How smart cities and connected cars are revolutionising urban mobility
It’s another one of those terms that can be found everywhere and on everyone’s lips, but what does “smart city” really mean?
A smart city employs state-of-the-art technology and ICT to enhance the quality and performance of urban services, to reduce costs and resource consumption, and to engage more effectively and actively with its citizens. And not surprisingly, the management of urban transport, traffic flows and public safety is a fundamental issue for smart city sustainability.
The European Union has long been concentrating on the development of a strategy for achieving “smart” urban growth for its metropolitan city-regions. It is estimated that in just five years’ time, by 2020, the global market for smart urban services will reach a value of $400 billion per year. And much of this is based on big data and the telematics systems that collect and analyse it.
Indeed, a fundamental issue in improving urban vehicle mobility concerns the development of telematics-based predictive systems, employing big data and real-time information, that allow connected vehicles to base their route on current traffic, weather and road conditions – as well as alerts for special or unforeseen events – transmitted not only by service centres, but also – eventually – amongst cars, to save time, reduce pollution and improve quality of life.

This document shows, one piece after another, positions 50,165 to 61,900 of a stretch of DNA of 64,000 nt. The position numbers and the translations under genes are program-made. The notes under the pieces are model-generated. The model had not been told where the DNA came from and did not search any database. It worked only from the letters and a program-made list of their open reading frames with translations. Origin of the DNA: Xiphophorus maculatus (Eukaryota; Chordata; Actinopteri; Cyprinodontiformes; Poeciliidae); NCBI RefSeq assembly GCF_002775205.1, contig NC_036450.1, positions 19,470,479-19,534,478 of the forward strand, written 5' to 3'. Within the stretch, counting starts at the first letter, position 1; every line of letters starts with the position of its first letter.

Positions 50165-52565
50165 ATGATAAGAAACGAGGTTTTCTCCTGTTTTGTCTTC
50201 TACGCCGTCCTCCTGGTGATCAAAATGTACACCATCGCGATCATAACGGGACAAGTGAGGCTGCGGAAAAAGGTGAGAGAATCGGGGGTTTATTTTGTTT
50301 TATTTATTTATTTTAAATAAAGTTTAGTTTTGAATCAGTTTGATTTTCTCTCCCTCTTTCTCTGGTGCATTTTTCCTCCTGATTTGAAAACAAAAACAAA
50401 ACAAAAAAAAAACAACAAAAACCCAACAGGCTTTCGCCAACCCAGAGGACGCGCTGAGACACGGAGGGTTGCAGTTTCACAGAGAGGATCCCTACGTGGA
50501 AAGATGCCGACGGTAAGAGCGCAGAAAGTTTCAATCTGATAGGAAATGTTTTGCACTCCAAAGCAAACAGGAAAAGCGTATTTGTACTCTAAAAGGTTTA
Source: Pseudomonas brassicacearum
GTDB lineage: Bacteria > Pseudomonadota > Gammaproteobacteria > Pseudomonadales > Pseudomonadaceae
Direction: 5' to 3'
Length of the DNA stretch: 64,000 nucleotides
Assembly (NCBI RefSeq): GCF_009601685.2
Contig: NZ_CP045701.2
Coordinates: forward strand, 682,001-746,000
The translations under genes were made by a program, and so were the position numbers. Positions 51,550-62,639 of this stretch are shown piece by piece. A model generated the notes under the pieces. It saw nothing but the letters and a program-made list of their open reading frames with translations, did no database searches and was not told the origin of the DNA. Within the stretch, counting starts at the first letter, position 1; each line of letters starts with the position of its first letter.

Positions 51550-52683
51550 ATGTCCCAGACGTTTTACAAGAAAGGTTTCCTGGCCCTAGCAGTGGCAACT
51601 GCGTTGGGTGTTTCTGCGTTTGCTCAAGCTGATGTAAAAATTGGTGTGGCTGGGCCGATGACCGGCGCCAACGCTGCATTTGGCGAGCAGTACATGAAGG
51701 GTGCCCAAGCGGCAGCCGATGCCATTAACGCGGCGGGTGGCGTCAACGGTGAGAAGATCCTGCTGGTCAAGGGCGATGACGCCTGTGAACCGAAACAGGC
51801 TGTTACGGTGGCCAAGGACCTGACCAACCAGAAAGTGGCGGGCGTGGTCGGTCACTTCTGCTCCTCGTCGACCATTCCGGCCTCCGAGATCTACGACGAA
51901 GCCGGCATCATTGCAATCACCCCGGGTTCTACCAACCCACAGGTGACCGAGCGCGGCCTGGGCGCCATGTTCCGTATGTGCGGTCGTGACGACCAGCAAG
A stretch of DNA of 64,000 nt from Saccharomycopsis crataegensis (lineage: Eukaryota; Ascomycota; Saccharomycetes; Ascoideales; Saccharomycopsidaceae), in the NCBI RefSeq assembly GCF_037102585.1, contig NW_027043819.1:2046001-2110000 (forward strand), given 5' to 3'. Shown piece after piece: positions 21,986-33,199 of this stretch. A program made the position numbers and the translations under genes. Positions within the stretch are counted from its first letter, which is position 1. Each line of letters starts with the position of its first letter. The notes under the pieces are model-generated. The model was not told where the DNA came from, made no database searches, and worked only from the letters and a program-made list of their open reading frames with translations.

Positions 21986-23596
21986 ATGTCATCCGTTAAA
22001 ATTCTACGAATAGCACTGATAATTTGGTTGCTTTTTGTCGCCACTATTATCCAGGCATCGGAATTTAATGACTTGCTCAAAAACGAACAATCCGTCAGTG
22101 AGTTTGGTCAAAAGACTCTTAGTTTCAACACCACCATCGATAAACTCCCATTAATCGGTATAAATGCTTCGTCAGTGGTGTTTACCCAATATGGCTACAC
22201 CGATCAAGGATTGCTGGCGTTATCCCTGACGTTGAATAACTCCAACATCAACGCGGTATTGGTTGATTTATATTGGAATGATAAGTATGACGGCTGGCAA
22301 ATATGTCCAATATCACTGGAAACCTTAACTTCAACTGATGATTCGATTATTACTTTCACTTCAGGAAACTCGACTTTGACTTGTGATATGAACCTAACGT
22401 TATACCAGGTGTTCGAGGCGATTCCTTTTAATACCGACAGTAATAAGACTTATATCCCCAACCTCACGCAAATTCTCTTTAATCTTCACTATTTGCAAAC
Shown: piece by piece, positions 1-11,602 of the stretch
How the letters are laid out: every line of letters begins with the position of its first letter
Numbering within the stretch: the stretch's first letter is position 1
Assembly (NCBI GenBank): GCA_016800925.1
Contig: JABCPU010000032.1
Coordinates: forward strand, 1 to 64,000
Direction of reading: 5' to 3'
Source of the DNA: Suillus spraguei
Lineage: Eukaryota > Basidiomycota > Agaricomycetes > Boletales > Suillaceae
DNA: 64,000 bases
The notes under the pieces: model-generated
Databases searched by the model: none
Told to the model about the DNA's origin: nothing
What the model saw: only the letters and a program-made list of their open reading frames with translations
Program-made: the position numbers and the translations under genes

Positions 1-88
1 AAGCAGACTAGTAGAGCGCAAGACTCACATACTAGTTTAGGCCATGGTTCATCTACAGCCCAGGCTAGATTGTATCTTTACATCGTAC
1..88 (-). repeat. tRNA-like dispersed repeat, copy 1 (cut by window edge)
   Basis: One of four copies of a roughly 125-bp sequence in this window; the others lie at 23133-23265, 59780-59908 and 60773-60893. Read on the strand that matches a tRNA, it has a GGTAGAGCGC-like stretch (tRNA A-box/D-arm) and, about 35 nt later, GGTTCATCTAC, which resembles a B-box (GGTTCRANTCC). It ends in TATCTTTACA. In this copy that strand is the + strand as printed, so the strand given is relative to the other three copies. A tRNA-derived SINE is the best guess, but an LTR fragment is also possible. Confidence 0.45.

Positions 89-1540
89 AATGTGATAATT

As a matter of fact, the very infrastructures of a smart city will also collect and exchange information amongst service centres and even directly with vehicles, to provide alerts on road conditions (ice, oil spills, road works) or automatically regulate traffic light duration to adjust to effective traffic flows. Moreover, real-time information on parking availability will further help reduce urban congestion and pollution and avoid all unnecessary driving.
Clearly, this type of advancement will require the development of a universal telematics standard to allow all vehicles and facilities to seamlessly exchange information regardless of the automotive or telematics manufacturer.
In the meantime, telematics insurance policies are bringing greater value, safety and a range of added value features to drivers connecting to the incipient Internet of Things. Connected cars are a reality. Interconnected cars will come next. Cities throughout Europe, Asia and the United States are gradually introducing new services and systems for urban mobility and traffic congestion control. Even driverless cars are already being tested. All of this will gradually come together as a futuristic smart city.
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